Crescent-shaped [eafl id=”1348″ name=”santorini” text=”Santorini”] (or Thíra), the precious gem of the Aegean, is actually a group of islands consisting of Thíra, Thirassiá, Asproníssi, Palea and Nea Kaméni in the southernmost part of Cyclades. Did you know that this whole complex of islands is still an active volcano, and probably the only volcano in the world whose crater is in the sea? The islands that form Santorini came into existence as a result of intensive volcanic activity; twelve huge eruptions occurred, one every 20,000 years approximately, and each violent eruption caused the collapse of the volcano’s central part creating a large crater (caldera). The volcano, however, managed to recreate itself over and over again.
The last big eruption occurred 3,600 years ago (during the Minoan Age), when igneous material (mainly ash, pumice and lava stones) covered the three islands (Thíra, Thirassiá and Asproníssi). The eruption destroyed the thriving local prehistoric civilization, evidence of which was found during the excavations of a settlement at Akrotíri. The solid material and gases emerging from the volcano’s interior created a huge “vacuum” underneath, causing the collapse of the central part and the creation of an enormous “lagoon” –today’s Caldera– with a size of 8×4 km and a depth of up to 400m below sea level. In the centre of the lagoon are two active volcanic islets, Néa Kaméni (“New Burnt Island”) and Palaía Kaméni (“Old Burnt Island”).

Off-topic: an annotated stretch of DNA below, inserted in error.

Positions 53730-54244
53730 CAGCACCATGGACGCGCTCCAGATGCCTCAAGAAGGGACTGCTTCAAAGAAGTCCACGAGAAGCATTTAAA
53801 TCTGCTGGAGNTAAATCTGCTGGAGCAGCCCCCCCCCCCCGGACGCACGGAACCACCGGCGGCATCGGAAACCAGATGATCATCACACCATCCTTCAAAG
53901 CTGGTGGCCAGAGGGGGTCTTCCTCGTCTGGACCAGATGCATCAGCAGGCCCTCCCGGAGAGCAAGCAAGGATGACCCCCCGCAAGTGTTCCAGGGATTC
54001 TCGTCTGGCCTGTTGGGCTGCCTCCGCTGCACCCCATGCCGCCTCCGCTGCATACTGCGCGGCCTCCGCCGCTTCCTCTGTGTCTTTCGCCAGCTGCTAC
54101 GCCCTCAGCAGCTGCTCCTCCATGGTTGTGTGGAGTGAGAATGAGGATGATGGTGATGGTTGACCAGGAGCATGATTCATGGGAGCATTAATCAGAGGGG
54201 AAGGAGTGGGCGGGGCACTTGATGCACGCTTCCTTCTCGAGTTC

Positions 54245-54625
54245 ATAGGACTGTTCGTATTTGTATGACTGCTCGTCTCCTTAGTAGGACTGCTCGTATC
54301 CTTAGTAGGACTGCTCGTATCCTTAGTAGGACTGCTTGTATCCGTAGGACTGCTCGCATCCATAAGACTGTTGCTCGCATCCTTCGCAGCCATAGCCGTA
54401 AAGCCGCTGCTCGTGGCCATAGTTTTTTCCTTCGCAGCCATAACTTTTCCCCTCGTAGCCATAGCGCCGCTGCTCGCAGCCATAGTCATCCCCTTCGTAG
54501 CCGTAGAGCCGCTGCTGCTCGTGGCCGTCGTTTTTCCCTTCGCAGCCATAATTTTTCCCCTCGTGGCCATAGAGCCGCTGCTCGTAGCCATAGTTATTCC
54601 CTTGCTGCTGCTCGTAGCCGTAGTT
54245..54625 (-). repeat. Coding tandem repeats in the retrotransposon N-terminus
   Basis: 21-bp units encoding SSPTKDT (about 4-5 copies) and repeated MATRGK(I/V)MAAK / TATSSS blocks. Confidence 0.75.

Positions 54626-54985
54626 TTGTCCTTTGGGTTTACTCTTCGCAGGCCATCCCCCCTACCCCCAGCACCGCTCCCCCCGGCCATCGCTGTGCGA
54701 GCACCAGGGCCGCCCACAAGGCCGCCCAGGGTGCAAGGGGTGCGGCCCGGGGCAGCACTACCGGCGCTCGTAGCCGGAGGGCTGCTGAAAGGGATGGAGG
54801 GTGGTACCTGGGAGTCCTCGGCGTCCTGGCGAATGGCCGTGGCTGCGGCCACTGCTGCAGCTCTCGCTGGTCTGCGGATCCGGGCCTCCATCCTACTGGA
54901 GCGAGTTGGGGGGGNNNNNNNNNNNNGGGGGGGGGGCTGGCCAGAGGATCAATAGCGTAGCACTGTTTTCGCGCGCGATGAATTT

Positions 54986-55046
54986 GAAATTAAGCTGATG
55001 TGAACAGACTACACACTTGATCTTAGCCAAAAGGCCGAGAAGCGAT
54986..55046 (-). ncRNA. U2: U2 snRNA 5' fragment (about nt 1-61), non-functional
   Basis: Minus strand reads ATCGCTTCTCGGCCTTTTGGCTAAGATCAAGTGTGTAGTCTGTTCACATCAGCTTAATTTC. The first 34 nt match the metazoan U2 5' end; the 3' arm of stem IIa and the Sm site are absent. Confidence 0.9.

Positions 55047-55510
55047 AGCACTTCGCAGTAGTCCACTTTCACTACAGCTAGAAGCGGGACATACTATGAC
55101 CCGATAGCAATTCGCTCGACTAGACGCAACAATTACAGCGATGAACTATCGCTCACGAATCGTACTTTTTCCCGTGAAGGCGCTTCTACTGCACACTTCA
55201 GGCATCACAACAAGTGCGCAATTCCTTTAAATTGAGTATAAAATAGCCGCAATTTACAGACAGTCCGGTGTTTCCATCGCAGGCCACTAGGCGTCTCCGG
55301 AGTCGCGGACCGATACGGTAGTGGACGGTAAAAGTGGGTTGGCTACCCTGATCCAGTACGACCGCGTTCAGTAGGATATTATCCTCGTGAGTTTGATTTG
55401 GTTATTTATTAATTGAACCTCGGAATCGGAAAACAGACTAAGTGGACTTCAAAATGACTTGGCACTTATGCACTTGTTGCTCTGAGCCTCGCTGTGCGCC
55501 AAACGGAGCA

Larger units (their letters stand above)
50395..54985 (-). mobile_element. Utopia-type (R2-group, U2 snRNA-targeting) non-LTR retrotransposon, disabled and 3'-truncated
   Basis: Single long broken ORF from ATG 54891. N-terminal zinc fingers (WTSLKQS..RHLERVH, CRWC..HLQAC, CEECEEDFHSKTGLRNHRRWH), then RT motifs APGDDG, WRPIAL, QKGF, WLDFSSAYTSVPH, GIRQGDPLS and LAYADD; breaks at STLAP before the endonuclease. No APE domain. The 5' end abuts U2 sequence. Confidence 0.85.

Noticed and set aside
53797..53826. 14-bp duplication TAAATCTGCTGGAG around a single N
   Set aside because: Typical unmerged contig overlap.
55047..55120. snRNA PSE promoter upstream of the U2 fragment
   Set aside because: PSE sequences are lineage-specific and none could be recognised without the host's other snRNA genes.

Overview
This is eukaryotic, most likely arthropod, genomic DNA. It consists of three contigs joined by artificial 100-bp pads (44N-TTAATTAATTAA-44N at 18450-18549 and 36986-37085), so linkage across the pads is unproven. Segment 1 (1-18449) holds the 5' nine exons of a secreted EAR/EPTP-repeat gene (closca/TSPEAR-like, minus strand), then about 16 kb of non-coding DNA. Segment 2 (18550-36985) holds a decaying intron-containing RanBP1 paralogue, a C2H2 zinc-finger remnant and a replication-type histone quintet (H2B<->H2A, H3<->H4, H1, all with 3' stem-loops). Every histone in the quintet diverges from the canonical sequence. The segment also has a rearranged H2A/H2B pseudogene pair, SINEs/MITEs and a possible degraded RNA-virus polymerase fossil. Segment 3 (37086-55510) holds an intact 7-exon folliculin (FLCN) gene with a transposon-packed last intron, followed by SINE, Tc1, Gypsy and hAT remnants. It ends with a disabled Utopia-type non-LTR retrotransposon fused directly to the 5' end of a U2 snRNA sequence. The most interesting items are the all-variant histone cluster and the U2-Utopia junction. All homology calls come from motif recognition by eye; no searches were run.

The lagoon is rimmed by dramatic red, white, and black-striped volcanic cliffs rising to almost 1,000 feet (300 metres). The summit of Thera is the incredible 1,857-foot (566-metre) limestone Mount Profítis Ilías in the southeast.
The small island cradles a rich variety of landscapes and villages and has one natural source of fresh water, a small spring situated in a cave behind a small chapel located halfway up the steep footpath between Kamari and the entrance to Ancient Thira. This spring only provides a small quantity of water; however, it is of good quality as it comes from the only remaining limestone outcrop of the pre-volcanic island. Prior to the early 1990’s, it was necessary for water to be delivered to the island via tanker from Crete. Now most hotels and homes have access to water provided by a local desalination plant. While this water is potable, it is still rather salty, so most visitors drink bottled water while in Santorini.